Can granite crack?

Not with regular use. Granite is most susceptible to cracks during shipping and installation. Normal use will not overstress this durable material.

Can granite cantilever?

You can cantilever granite with sufficient support on the fixed end and with a large enough piece. Never cantilever unsupported granite where it might receive excessive stress, like someone sitting on a counter or stepping on a counter to change a light bulb.

Can granite be repaired?

It is hard to damage granite. If any damage occurs it can sometimes be fixed with a mixture of epoxy and ground up chips of granite. Each situation is approached on an individual basis, under a separate contract.

How are the edges of the granite finished?

Using the specific diamond router bit, the edges are cut. The edges are then polished using eight different diamond polishing discs. A variety of edge treatments are available, including custom drop-down edges and aprons.

How does granite compare to other products as far as durability and hardness?

Since hardness is often a factor in how a product is suitable for a particular project, it becomes necessary to determine how hard a product actually is. The scale which is used is the Measurement of Hardness Scale (MOHS) scale. The object of the MOHS scale is to measure stone resistance to hardness. When sediment and grit are harder than the surface, they will scratch and harm the stone. The harder the stone, the more resistant it is to abrasion. On a scale of 1-10 on the MOHS scale, granite is around 7.5, yet varies by stone.

Do granite seams show?

Because granite is a natural material and is mined from the quarry in blocks usually no more than 10 feet long, you will most likely end up with seams. Our goal is to have as few seams as possible. Some granites will show seams more than others. We strive to make them as inconspicuous as possible.

Does granite stain?

Most natural stones are porous to some degree. Granite has very little porosity. Most colors will not show moisture. A few colors may show some moisture if exposed for a period of time. For example, a puddle of water left on the counter for 30 minutes for some colors, may show a dark spot when the water is wiped away. This spot will then dry up and no evidence will show. Only a few colors demonstrate this trait. Our countertops are sealed in our shop, using professional products, unless otherwise noted, such as when using Soapstone. We recommend sealing the countertops once per year and offer instruction upon request.

How is Granite formed?

Granite is an igneous rock of visible crystalline formation and texture. It is composed primarily of feldspar, quartz, and mica. It starts off as liquid magma deep within the Earth’s core where it is cooled and compressed over millions of years under tons of pressure. It is then quarried, cut and polished. After that process it can be applied in various ways like kitchen countertops, vanity tops, fireplace surrounds, tub surrounds and other custom applications.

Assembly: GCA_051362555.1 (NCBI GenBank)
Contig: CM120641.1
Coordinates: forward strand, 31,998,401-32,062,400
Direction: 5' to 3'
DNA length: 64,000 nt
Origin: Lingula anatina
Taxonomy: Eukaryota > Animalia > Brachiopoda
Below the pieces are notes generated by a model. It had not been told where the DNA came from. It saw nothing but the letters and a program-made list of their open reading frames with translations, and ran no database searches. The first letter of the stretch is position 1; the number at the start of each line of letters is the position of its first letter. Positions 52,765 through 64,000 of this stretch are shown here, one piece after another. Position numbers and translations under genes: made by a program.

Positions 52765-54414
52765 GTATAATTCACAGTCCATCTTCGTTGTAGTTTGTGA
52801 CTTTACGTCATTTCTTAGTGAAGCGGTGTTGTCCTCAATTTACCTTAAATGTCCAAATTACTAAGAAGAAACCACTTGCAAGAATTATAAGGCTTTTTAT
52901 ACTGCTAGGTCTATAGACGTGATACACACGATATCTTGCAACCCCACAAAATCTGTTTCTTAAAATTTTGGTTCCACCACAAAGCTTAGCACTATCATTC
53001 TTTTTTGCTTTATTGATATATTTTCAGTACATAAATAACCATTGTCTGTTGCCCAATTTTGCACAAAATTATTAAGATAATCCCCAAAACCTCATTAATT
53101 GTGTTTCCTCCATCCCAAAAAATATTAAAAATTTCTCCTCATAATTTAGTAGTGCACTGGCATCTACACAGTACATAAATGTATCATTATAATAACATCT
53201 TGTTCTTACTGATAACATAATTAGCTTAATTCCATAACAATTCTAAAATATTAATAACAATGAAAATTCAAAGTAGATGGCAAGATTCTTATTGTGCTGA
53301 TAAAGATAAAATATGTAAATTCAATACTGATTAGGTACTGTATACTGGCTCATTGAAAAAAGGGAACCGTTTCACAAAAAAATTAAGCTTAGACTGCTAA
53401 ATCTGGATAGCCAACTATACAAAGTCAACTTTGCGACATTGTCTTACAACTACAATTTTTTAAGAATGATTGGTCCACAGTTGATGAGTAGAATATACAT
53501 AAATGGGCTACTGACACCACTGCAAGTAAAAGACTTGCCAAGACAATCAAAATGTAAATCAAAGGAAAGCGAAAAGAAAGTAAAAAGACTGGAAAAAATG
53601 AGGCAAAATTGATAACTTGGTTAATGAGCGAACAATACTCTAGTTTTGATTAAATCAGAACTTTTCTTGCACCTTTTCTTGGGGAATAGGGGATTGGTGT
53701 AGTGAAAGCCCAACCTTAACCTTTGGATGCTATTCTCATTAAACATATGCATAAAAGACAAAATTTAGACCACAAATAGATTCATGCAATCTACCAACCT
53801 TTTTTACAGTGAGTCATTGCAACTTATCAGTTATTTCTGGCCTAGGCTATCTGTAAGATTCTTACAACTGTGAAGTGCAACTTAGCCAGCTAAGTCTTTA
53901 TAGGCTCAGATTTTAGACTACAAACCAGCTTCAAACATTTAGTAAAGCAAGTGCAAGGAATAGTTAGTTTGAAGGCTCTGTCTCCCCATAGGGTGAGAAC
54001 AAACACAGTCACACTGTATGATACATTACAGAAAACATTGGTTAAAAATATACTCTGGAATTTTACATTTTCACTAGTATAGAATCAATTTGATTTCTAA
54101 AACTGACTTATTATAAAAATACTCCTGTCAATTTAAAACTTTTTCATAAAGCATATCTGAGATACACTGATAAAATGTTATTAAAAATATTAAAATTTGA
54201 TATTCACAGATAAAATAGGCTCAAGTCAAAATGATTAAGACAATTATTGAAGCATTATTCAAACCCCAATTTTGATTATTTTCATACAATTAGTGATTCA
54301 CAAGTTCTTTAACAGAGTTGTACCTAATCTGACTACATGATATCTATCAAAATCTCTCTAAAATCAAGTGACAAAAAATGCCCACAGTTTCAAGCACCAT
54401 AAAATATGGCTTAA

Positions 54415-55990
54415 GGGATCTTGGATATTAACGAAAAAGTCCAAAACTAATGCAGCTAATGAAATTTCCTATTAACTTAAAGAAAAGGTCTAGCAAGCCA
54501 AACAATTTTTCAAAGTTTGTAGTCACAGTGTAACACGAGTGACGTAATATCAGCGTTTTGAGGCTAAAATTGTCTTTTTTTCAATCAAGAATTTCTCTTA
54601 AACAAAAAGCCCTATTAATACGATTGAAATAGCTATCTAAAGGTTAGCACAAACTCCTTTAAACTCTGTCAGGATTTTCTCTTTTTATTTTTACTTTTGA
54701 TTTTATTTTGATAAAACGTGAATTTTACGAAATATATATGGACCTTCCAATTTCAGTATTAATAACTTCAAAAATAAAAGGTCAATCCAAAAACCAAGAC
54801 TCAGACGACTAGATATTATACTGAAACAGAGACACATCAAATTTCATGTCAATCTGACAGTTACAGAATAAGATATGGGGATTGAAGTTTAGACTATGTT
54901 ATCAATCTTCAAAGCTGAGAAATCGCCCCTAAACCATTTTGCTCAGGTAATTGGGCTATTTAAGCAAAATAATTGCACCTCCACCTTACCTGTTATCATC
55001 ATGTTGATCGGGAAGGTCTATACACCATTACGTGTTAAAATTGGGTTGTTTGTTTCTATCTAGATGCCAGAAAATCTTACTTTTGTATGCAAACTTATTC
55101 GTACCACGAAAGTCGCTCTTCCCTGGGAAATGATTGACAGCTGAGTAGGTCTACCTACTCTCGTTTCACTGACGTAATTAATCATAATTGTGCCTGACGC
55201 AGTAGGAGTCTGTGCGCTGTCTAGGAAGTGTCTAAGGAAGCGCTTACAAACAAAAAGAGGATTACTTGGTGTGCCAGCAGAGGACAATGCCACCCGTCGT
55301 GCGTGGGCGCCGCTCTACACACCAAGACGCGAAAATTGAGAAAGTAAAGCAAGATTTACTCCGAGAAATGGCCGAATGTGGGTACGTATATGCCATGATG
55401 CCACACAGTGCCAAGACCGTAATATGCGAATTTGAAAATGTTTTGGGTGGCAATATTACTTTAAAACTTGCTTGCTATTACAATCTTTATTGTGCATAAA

Is granite expensive?

The cost of granite counters can vary a lot depending on the color, edge profile and custom shapes used in the layout. Our pricing is very competitive and hard to surpass, considering the total value of our vast experience and services.

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Care Questions

Natural Stone Care Do’s & Do not’s

• Do use coasters under glasses, especially if they contain alcohol or citrus juices.
• Do use mats under hot dishes or cookware.
• Do use place mats under china, ceramics, silver or other objects that may scratch your stone’s surface.
• Do place a small rug or mat at entryways to trap dirt and sand from normal foot traffic.
• Do dust countertops, islands, vanities and floors frequently.
• Do blot up spills immediately to minimize permanent damage to the stone.
• Do clean surfaces by wiping with hot water with Dawn dish soap or Lustro Italiano, then wiping dry with a clean cloth.
• Do not use vinegar, bleach, ammonia or other general-purpose cleaners.
• Do not use cleaners that contain acid such as bathroom cleaners, grout cleaners or tub and tile cleaners.
• Do not use abrasive cleaners such as dry cleansers or soft cleansers.
• Do not use alkaline cleaners, not specifically formulated for natural stone.

How do I clean my granite countertop?

Granite can be cleaned with any mild cleaner, such as warm water with dish soap. You can also purchase a daily granite cleaner.